How to party like a Colombian? Chiva!

chiva front

One needn’t go far to find a good time in Colombia, but there is one thing that has become synonymous with a party in this country: the chiva bus.

A couple of things every gringo should know about the chiva experience:

  1. Don’t wear nice shoes, because as you bump over and around the ubiquitous potholes that mark the roads of Bogotá, you’ll be sprinkled with more sloshing beer and spilled aguardiente than you’d like.
  2. You won’t think you’re drinking a lot, but you are. Even though the 100 tiny plastic cups of aguardiente passed around are only half full, they’ll quickly add up…
  3. I’m sorry if you’re tall. Chiva ceilings are about 5’7″, meaning that even if you’re lucky and don’t knock your noggin on one of the steel roof supports, you’ll still spend the night dancing with your neck at a comfortable forty-five-degree angle.

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Don’t miss in December: Expoartesanías and Día de las Velitas

The holidays can be a bittersweet time for expats. On the one hand, it’s hard to celebrate away from family and your normal traditions; on the other, it’s an amazing opportunity to adopt some new ones! This being our second holiday season in Bogotá, I’m feeling a little like sophomore year—you know, you’re still relatively inexperienced but have lost a bit of that deer-in-headlights look of total bewilderment. Now that I have my holiday sea-legs, I was readily anticipating two December happenings, both of which are unique to Colombia: a visit to Expoartesanías and lighting candles with my fellow Bogatanos on Día de las Velitas.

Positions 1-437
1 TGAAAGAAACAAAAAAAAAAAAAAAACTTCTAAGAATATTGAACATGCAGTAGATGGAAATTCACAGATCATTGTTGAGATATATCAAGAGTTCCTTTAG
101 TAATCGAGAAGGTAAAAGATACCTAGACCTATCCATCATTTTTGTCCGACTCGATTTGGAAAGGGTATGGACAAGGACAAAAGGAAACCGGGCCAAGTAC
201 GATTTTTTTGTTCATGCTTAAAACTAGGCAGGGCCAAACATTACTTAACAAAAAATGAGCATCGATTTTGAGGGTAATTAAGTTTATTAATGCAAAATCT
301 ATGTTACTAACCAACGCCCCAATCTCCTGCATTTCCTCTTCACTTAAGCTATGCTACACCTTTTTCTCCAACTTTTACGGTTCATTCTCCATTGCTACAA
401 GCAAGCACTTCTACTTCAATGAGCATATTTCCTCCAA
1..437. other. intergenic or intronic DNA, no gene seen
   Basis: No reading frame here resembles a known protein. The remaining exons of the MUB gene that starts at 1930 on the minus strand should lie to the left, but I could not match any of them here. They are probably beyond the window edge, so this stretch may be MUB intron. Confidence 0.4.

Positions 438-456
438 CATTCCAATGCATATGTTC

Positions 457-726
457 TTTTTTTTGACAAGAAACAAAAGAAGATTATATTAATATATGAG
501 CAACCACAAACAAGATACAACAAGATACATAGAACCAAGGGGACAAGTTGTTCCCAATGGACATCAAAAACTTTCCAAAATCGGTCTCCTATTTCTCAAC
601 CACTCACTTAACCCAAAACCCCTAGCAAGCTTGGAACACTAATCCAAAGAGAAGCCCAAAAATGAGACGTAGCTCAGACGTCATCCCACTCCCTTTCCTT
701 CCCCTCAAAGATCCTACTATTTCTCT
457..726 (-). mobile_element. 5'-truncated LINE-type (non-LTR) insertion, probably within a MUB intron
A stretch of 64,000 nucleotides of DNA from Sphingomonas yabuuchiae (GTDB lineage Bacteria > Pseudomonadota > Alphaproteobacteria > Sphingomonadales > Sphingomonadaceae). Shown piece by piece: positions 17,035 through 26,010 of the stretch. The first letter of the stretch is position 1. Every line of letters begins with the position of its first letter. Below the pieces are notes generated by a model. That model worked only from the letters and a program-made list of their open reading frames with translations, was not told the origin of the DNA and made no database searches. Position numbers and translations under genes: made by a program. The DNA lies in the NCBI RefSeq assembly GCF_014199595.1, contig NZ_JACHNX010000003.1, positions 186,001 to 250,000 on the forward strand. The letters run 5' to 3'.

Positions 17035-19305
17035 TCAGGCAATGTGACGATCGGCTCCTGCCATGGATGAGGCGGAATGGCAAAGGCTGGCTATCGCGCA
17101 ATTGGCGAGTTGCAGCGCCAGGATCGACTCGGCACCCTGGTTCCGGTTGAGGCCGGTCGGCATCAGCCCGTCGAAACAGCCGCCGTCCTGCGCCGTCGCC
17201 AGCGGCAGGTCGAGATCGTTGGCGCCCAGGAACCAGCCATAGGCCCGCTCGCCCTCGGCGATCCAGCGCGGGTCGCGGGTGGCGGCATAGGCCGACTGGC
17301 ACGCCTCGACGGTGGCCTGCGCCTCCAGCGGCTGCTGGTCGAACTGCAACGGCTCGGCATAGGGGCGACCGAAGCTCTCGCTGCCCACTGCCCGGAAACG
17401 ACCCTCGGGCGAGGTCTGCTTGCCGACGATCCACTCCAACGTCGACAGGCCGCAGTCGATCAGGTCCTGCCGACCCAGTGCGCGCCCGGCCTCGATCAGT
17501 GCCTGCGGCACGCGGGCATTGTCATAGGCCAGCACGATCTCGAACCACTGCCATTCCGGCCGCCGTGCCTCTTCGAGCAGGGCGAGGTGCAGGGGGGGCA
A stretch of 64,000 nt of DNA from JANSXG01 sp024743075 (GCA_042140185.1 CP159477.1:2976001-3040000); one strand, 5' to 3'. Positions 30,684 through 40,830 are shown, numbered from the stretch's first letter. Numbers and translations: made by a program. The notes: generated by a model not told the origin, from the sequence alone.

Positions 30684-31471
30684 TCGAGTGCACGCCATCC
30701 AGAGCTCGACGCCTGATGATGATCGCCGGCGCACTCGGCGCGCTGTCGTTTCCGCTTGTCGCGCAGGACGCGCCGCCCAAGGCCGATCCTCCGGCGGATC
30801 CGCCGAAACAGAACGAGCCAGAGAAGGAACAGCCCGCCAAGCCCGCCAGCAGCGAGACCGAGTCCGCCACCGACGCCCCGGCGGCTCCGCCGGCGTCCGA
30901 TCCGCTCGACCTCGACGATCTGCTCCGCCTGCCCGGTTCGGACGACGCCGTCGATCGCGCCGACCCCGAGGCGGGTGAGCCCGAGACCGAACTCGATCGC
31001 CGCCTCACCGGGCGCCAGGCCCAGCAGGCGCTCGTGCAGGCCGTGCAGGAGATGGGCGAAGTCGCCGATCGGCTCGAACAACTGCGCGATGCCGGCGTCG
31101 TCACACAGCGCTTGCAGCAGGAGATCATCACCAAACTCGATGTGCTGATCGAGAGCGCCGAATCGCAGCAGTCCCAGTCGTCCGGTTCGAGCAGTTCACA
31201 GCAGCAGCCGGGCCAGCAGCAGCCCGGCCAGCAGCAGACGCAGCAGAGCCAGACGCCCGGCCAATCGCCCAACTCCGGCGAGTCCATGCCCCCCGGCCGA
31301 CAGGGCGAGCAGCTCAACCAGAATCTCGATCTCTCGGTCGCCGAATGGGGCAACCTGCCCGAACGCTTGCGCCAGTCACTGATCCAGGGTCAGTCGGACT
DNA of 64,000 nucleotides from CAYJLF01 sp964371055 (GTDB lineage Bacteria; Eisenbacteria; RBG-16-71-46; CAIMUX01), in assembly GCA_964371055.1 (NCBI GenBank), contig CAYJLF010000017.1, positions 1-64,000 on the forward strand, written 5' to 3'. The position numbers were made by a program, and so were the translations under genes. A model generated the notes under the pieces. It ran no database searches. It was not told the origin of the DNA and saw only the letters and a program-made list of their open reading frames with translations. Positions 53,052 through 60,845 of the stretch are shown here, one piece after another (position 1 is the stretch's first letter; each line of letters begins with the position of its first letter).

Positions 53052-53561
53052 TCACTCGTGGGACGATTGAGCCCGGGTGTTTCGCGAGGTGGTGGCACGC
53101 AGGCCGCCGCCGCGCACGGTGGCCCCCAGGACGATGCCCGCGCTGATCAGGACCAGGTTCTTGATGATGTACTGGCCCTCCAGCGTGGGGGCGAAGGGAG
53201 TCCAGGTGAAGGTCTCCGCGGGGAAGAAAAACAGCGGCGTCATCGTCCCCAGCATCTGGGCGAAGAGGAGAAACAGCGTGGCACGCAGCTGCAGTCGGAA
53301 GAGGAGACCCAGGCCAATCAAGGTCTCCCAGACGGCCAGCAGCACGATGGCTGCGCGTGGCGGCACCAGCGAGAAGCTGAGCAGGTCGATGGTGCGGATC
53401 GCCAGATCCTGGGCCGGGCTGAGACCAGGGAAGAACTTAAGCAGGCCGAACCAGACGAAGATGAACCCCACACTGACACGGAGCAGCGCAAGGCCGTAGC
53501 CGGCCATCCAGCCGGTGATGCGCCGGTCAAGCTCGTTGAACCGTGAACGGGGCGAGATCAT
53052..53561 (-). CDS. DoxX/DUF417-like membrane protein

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Andrés Carne de Res: A Bogotá institution

andres souvenirs

After a year I feel like Cody and I have this “hosting visitors” thing down pat…based on who you are, how much time you have with us and what you like, we can pretty easily whittle down the list of tourist attractions into a nice itinerary of things you have to see while you’re with us.  However, there are a few places so synonymous with Bogotá and so crucial to experiencing the city that they make the cut no matter who you are.  Andrés Carne de Res is one of those places.

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Cevichería Central

central menu copy

Continuing with things we love about Bogotá, today’s post is about the best restaurant and is probably long overdue.

If you have talked to Cody and me since we’ve moved to Bogotá, Cevichería Central has probably come up in our conversation. If you’ve visited us, either we took you there to eat or—if you aren’t a big fan of fish—I spent a good 15 minutes convincing Cody that it wouldn’t be the best place for dinner. We go there so often that the hostess greets us with the customary kiss hello and the waiters all shake our hands. And I don’t mean to brag, but sometimes we get a free dessert.

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Ciclovía: Holiday Edition

night ciclovia 10

As I mentioned in a previous post, we were really excited to take part in a special night time ciclovía. Each Sunday and national holiday, from 8am-2pm, the city of Bogotá close 121 km of roads to vehicular traffic so that pedestrians, cyclists, and rollerbladers can get out and enjoy the city.  Not only that but the entrepreneurial spirit of the city is in full swing as folks come out to sell fresh juice and snacks.

This past Thursday there was a special ciclovía nocturna, lasting from 6:00 pm to midnight, to fully enjoy Bogotá’s Christmas lights and decorations.

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